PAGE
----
Riding through El Salvador has been such a pleasure that eventhough I enjoyed Guatemala, Guatemala seemed poor in comparison. The roads in El Salvador are wonderfully graded and well paved with consistent wide shoulders. The food is amazing with great flavours from the slightly sour bite of the local sourkraut homemade in every restaurant serving pupusas just off the grill so they’re too hot to hold at first to the salty, creamy hard duro cheese, the decadent thick crema served with fried plantains so breakfast comes with a desert and even the rice and beans dish is full of garlic and other herbs. I suspect that the food here is full of lard and fat just seems to make food more delicious (if you don’t think so, think of soft chocolate chip cookies or creamy ice cream…) Fresh fruit was everywhere, hanging off trees as we rode by and served blended with ice in delicious drinks. There are beautiful beaches full of beautiful, laid back, friendly people.
Though the quality roads, the great food and wonderfully level landscape with easy to access beaches all contribue to my opinion of El Salvador as a cyclist paradise, what really makes the place is the people. Coming out of a brutal civil war that lasted over two decades and only ended in 1992, the people seem so friendly and welcoming inspite of a harsh history of colonial repression and civil war. Along the coastal highway and up into San Miguel and then to the border with Hondruas, colourful red flags decorated the road and huge banners with a professional looking politican in buttoned up collared shirts or black suits write “thanks for your vote” in Spanish from the FMLN party. The FMLN party are a global model of an ex-guerilla organization sucessfully crossing over to national poltics and becoming the formal opposition party. People are proud of their politics as one man walked into the restaurant we were eating at in Jiquilisco just to talk to us with FMLN written in red felt pen on all sides of his white cowboy hat. People, from the little old ladies in rural villages, to men carrying machetes and a huge log over their shoulder to bring home for firewood, to children in crisp school uniforms riding to and from school on their bikes, to farm workers squeezed onto the back of a pick-up truck so there is barely only room to stand, to the staff working behind the counter at Chinese fast food restaurant in big city San Miguel, people just seem so genuinely happy to meet and talk to you. We got to meet Michael, a man who worked with chicken bus route in San Miguel, who helped us out when we had some problems with Bryan’s bike. There is such a cyclist culture here in El Salvador and many people bike including Michael so he seemed to appear with exactly what we needed from a little bucket of water to find the puncture in the tube to good directions to a nearby bike shop and even buying fruit for us after we struggled with the bike in the afternoon heat for awhile. Michael just seemed genuinely happy to be able to help us, which is amazing and so inspiring.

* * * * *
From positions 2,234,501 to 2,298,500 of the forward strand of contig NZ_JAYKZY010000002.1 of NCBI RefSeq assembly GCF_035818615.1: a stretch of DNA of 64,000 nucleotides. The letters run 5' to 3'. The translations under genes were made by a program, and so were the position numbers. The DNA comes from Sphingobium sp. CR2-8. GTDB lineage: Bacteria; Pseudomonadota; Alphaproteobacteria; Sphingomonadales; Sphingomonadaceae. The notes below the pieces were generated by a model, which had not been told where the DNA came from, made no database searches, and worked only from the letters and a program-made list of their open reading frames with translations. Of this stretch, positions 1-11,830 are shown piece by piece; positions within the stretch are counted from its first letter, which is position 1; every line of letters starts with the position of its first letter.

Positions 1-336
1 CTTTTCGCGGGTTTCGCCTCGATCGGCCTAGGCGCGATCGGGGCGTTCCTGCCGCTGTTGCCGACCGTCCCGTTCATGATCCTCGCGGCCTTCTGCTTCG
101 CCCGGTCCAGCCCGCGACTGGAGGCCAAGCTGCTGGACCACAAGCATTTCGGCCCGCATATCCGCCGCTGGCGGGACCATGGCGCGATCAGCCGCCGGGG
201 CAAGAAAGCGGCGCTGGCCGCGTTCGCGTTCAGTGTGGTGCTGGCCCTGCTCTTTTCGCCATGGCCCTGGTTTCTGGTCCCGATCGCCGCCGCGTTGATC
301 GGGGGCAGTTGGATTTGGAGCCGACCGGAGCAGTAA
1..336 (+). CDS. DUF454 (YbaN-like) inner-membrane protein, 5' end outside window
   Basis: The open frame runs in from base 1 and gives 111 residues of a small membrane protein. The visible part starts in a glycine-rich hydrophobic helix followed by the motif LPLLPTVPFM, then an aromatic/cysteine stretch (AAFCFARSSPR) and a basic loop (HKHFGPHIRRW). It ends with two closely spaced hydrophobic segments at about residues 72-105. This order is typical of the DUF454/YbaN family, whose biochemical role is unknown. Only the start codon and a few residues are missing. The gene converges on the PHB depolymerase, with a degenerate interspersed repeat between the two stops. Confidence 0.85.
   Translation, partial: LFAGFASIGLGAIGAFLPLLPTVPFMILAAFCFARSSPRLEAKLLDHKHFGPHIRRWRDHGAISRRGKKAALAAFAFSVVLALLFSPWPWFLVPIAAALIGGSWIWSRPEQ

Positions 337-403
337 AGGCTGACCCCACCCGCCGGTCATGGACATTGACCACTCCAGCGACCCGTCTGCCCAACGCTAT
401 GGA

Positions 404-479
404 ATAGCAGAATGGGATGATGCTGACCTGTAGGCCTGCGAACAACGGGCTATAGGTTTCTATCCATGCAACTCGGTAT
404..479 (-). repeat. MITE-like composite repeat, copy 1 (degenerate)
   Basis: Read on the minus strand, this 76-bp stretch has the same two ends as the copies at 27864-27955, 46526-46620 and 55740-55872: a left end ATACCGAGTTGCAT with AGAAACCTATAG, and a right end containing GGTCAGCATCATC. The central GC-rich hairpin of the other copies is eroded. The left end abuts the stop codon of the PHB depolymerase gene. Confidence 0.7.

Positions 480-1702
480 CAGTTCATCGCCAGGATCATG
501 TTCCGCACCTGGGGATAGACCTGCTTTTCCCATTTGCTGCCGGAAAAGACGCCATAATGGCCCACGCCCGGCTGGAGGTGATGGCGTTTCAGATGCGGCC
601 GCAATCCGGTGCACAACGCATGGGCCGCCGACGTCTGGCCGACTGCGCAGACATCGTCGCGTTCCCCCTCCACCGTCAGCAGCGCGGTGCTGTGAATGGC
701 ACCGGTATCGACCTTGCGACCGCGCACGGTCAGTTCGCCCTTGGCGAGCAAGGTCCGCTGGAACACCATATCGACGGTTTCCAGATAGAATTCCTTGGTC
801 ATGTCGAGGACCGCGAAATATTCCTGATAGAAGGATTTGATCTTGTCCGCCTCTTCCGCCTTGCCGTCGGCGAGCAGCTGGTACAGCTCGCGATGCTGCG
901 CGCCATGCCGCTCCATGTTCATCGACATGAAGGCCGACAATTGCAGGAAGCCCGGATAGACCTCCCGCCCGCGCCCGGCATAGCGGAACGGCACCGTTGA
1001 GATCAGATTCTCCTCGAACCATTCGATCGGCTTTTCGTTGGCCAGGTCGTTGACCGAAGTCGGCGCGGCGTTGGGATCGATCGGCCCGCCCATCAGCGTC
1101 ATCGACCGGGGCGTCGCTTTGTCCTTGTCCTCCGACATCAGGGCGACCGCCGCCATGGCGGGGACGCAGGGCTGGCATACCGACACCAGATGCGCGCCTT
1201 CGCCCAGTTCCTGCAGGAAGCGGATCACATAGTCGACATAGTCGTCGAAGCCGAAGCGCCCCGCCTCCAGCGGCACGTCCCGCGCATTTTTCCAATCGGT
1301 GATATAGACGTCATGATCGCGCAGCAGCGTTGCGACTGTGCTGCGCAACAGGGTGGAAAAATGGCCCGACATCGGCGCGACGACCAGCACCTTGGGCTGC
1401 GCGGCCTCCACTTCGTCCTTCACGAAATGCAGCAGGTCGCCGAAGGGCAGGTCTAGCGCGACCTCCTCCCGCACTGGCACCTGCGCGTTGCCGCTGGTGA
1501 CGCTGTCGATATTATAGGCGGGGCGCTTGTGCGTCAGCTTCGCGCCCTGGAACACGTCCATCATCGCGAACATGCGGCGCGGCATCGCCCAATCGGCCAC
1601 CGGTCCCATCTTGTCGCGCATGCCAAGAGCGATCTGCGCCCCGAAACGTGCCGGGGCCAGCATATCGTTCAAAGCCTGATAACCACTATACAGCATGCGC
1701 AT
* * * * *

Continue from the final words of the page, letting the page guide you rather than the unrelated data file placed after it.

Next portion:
In the modern world today where ruthless business tactics are praised and survival of the fittest in a dog-eat-dog world is accepted as the norm and when the news broadcasts the atrocities people have committed against other people and against the natural world into our living rooms on a daily basis, the genuine smiles and friendliness of the people we have met in El Salvador have been so refreshing. There is that joy in meeting people who genuinely just want to talk and share a moment together, fumbling through barriers of language as we try to speak Spanish as they attempt English. There is that spark in a greeting however brief as we ride by when we see their faces light up as we say hello. I think that is something worthy to bring home at the end of our journey – say hi to other people on the street when we would usually just rush on by…and a smile. A smile is like a breaking dawn, bringing such warmth and just makes a person’s day. I know it makes mine when a little kid smiles and waves at us when we ride by from the bars of the fence around their house.